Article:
In a condensed definition, the Good News (Gospel) is that the Creator God has become a man, eternally uniting himself with his most loved creation in a cosmic display of incredible humility. God becoming man, the incarnation, is an event and a truth with truly universal impact. Nothing within creation can be left untouched by an event of this magnitude. The creator has brought mankind into the very oneness he shares with each person of his Trinity.
Though this may suffice as a strict definition of the Gospel, there is deeper meaning to be found in Christ’s life, death, and resurrection. In Christ’s life, we find a man who forsook his heavenly throne and came to serve those counted as least among the world, submitting himself not just to our wishes, but also to our judgments. In his death, we see God demonstrating the most visceral display of humility possible: God’s Son, the Truth of creation incarnate, submits himself to our twisted laws, allowing himself to be crucified by those who themselves deserved death. And in his resurrection, we see God as Man, fully restoring mankind to his rightful place in God’s presence.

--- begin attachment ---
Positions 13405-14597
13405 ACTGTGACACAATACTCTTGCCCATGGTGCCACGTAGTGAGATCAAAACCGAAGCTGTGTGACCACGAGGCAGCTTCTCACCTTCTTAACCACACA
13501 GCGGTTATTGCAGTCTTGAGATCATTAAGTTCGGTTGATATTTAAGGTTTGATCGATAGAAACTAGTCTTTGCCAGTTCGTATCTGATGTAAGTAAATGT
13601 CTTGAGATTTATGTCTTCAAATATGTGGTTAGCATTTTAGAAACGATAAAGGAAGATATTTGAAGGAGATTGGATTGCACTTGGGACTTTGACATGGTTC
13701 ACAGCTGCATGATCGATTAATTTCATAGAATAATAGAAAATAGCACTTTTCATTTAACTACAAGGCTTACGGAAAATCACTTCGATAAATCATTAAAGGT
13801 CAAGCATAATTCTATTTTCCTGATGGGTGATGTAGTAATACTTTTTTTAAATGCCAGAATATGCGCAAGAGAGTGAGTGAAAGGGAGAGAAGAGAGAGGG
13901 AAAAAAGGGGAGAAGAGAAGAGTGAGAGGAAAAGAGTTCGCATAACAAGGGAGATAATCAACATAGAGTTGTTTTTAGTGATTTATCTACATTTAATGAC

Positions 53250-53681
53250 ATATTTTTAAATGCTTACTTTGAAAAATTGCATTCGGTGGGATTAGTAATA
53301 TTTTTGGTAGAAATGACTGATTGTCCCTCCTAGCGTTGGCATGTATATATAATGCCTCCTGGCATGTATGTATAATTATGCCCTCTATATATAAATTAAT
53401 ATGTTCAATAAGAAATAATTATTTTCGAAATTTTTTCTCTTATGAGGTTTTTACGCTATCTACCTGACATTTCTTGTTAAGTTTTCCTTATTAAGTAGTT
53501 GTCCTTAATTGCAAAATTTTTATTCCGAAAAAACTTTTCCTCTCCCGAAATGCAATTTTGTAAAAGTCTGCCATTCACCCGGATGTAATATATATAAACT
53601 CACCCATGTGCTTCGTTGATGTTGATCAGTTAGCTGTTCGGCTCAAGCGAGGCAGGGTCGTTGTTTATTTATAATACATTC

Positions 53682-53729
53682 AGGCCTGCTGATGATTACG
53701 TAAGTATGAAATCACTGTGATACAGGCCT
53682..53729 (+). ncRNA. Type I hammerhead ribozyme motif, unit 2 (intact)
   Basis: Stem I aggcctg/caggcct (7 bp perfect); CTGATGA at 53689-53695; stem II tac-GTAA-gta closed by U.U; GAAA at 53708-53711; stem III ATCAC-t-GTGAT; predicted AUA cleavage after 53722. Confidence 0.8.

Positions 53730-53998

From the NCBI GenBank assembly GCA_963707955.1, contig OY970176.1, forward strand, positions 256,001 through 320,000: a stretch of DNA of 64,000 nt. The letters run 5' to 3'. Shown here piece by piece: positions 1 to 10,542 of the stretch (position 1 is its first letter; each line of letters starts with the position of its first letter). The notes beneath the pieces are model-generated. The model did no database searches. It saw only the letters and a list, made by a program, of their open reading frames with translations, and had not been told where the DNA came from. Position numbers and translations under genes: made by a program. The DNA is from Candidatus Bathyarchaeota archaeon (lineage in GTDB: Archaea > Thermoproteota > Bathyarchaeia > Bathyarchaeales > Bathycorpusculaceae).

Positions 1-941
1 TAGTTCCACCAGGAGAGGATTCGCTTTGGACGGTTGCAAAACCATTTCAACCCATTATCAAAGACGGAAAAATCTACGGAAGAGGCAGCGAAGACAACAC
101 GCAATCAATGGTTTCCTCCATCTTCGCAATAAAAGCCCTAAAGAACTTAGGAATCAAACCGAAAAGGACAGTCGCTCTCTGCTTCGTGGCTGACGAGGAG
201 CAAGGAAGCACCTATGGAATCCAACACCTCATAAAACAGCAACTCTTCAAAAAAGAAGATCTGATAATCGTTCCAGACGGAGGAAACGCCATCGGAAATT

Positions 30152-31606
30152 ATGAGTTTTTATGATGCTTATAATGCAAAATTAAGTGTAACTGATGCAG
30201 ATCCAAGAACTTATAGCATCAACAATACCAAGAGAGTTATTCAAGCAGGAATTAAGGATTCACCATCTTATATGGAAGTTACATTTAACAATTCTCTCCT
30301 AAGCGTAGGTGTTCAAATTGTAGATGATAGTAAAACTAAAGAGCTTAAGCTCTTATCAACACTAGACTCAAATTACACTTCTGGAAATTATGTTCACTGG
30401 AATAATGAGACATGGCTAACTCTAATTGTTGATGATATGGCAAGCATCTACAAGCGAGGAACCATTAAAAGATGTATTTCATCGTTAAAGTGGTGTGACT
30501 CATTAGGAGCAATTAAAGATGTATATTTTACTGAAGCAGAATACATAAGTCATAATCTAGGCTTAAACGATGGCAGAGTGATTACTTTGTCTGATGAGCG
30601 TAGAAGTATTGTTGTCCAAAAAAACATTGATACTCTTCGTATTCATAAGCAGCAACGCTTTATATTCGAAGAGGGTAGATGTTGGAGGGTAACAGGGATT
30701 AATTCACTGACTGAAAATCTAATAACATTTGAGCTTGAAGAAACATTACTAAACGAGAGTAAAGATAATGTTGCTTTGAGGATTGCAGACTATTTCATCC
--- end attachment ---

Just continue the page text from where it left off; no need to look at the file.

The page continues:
Over the many centuries, various schools of thought have been formed concerning the applicability of the Gospel. Who’s in and who’s out? How exactly did Christ’s death cover our sin? What is hell and who goes there? What does it mean that our experience on earth is still hard? These questions are worthy of being discussed at length, however, the answers to these does not constitute a representation of the Gospel. Answering these questions can be done without ever discovering the Gospel. These questions are not the heart of the Gospel.
The Gospel has less to do with “who’s in and who’s out?” and more to do with God becoming man in an awesome display of humility. It has less to do with the resolution of sin and more to do with the life of Christ now coursing through the veins of a human – our greatest hope. It has less to do with not going to Hell and more to do with experiencing life in Christ, parting ways with death, both now and forever.
The Gospel, the good news, is that He has been there with you the entire time.